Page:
7) Top.  My current bench is just about 24" deep and 50" long.  I don't love either dimension.  The back 6-10" of the top really only get used for tool storage, which shouldn't be happening.  50" isn't really long enough to work on large assemblies, though I've been making it work.  The traditional Shaker bench is significantly deeper than I want, and I'd like to try out a tool well.  So my current thinking is to make a solid top about 18" deep, with a tool well behind that. I can always put spacers in the well if I need the extra space, and in the meantime it should stay useable.

Design Considerations

I built my current bench out of Douglas Fir and 3/4" plywood.  I like the Douglas Fir:  it's hard, it's stable, and it looks good.  The plywood I'm not such a fan of... it's stable and reliable, but I don't much like the look.  I'll probably stick to a frame of DF, probably in the form of 4x4.  I might just use 4x4 for the legs, and use either 2x stock for the rails:  that will depend on how much overkill I want to go with and what lumber I can find.

For the top, I'd like to go solid wood.  My current bench has a plywood top, and while it's OK, drilling dog holes really isn't practical with hand tools.  Since I'm planning on a tail vise, what I may do is make the front 3" or so out of some hardwood, maple or oak for preference.  I can cut square mortises in that before gluing it in place, and have a good way to deal with surface planing long boards.  Behind that, I'll almost certainly go with laminated softwood;  pine, more DF, or whatever's cheap and straight at the lumber yard.  Either way I'll want the top at least 3" thick, to provide a good grip for my holdfasts.  Alternatively, I may buy a prefab laminated top, if I can find one thick enough (or two at a good enough price).

I do intend to paint everything but the top and the leg that will likely be used as a vise:  the more photos I see, the more I realize I want some color in my shop.  I'm planning for white walls and ceiling to add light, so any color is going to have to come from the furniture.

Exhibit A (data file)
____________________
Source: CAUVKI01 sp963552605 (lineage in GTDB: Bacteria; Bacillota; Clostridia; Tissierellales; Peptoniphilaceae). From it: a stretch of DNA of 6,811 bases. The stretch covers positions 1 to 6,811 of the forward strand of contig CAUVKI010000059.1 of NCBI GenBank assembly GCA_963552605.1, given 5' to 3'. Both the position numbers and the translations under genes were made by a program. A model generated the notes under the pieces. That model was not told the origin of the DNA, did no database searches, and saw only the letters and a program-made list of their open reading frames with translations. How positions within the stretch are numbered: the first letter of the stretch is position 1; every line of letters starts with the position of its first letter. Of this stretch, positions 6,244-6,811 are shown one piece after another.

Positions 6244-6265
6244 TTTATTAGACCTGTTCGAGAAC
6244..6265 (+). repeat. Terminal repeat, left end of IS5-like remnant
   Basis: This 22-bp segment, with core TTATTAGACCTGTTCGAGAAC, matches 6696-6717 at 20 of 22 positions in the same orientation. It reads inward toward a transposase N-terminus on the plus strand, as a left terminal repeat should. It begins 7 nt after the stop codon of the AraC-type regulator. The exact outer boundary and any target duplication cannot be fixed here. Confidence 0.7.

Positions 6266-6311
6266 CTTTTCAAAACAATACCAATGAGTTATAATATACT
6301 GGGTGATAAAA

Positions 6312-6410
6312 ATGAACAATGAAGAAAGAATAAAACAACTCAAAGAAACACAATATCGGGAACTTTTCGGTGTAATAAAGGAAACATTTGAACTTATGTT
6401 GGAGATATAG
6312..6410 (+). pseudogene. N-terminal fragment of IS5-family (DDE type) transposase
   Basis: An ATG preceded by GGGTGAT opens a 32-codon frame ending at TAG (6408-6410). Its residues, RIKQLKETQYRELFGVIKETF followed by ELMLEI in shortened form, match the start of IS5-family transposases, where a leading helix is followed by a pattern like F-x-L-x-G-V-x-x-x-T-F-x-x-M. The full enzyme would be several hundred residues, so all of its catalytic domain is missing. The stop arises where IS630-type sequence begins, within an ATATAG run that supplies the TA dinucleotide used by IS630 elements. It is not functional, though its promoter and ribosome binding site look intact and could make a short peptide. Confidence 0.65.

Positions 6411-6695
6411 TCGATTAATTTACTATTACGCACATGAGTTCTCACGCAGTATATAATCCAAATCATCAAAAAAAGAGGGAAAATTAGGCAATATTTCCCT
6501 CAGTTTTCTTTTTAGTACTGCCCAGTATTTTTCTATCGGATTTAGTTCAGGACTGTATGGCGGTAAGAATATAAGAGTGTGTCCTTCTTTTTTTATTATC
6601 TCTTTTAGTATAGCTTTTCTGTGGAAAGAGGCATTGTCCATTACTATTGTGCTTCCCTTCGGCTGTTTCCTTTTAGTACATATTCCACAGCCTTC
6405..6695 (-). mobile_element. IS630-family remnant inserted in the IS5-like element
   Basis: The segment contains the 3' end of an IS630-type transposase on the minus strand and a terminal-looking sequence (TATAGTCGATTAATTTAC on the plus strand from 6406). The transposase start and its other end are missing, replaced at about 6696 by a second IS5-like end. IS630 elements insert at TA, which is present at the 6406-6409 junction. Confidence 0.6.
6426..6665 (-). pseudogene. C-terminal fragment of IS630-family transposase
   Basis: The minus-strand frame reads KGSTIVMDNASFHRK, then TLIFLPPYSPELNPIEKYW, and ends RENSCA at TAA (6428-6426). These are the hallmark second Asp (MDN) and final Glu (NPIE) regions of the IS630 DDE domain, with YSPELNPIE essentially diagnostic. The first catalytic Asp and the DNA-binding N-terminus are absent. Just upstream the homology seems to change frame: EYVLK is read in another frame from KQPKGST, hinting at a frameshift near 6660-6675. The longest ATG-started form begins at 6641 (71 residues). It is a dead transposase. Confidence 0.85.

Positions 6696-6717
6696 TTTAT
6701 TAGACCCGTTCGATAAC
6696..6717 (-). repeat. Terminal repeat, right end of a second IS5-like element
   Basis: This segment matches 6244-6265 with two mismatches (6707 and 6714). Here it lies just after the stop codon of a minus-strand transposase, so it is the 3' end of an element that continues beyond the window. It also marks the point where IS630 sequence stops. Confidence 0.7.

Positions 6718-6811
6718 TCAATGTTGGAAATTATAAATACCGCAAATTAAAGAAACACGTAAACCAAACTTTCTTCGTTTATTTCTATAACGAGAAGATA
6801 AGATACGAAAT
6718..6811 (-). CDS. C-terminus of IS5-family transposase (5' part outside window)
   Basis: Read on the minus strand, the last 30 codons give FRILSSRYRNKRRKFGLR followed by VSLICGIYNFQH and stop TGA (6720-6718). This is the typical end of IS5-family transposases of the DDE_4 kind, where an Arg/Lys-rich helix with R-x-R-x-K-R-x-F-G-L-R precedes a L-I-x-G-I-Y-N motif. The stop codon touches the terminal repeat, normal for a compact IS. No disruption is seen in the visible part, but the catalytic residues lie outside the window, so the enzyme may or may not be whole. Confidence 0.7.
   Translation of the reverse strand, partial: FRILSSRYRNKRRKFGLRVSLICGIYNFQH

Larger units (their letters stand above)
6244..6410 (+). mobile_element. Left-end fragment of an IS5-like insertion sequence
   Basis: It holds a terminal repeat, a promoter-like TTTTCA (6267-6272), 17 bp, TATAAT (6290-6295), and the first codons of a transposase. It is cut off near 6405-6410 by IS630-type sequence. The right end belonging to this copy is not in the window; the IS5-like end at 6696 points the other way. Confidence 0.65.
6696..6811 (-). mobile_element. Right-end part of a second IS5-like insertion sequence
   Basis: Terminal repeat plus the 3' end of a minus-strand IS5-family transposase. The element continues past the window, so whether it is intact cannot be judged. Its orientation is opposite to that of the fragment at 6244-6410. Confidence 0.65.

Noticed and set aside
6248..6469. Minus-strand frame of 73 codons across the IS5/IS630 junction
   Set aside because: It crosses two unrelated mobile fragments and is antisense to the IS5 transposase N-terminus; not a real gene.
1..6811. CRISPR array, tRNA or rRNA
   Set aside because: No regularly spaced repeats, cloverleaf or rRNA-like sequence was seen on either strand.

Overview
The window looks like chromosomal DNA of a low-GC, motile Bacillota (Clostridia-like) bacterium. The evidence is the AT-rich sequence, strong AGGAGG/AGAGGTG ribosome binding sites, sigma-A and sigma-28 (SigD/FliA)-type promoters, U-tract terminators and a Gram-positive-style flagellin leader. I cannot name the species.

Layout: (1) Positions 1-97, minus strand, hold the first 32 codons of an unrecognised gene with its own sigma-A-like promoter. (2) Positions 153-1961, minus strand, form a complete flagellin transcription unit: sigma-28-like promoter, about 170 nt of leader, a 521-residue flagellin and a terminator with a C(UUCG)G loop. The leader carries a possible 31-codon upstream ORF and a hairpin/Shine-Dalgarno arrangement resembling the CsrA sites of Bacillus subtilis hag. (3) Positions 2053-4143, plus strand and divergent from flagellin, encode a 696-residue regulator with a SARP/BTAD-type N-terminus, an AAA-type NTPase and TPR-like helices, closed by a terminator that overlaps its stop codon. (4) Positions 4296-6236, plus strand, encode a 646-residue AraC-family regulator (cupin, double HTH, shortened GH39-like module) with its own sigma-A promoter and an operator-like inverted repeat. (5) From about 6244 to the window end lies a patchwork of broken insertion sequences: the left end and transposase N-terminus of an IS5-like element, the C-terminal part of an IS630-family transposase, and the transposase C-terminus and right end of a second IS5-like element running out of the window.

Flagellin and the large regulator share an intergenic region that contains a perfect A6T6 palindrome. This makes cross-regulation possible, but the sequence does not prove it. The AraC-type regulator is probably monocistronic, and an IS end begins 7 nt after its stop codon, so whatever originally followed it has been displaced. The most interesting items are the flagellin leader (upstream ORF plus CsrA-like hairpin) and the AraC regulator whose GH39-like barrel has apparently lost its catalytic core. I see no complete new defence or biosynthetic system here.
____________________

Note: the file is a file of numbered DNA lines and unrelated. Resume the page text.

None of this is settled, but at least the rough outlines should work well.  With luck, I'll be able to start on this project this summer.  Without... well, design work is good mental exercise, and maybe it'll help someone else who's trying to figure out what to do for a bench.

Plane repairs

About six months ago, I bought a wooden moving fillister plane on ebay.  It's a design I hadn't seen before, but looked like it was in pretty good shape, and the seller was able to confirm that all the parts moved the way they should.

Also something I hadn't seen... those lines on the side of the body are depth markings.  They're perfectly parallel to the sole, and are mostly in 1/8" increments.  It's not perfectly accurate, but it's close enough for a rough setting.

Once I got it, I touched up the iron (it still needs a more thorough sharpening, but it's workable), and gave it a try.  On long-grain cuts, it worked quite well.  It showed a little bit of tendency to jam, but was otherwise fine.  On cross-grain cuts, it was pretty bad.  It worked, but the edges were ragged.  After a little poking, I realized there was no problem at all with the nicker: the slot is worn enough that it needs a shaving for padding behind it, but other than that it's fine.

The problem was that the iron wasn't original, and was too wide.  On a moving fillister plane, the iron needs to line up pretty exactly with the nicker.  On this plane, the iron extended almost a full 1/16" beyond the nicker, which mean the nicker couldn't do its job.

So last night I spent close to an hour filing down the outer edge of the iron.  I could have used a grinder, but I hate using them and I didn't want to risk overheating the blade.  Eventually, I got it down to just about the right width, and it works far, far better now.

It can always get better, but right now it's in perfectly useable condition, at least in soft woods.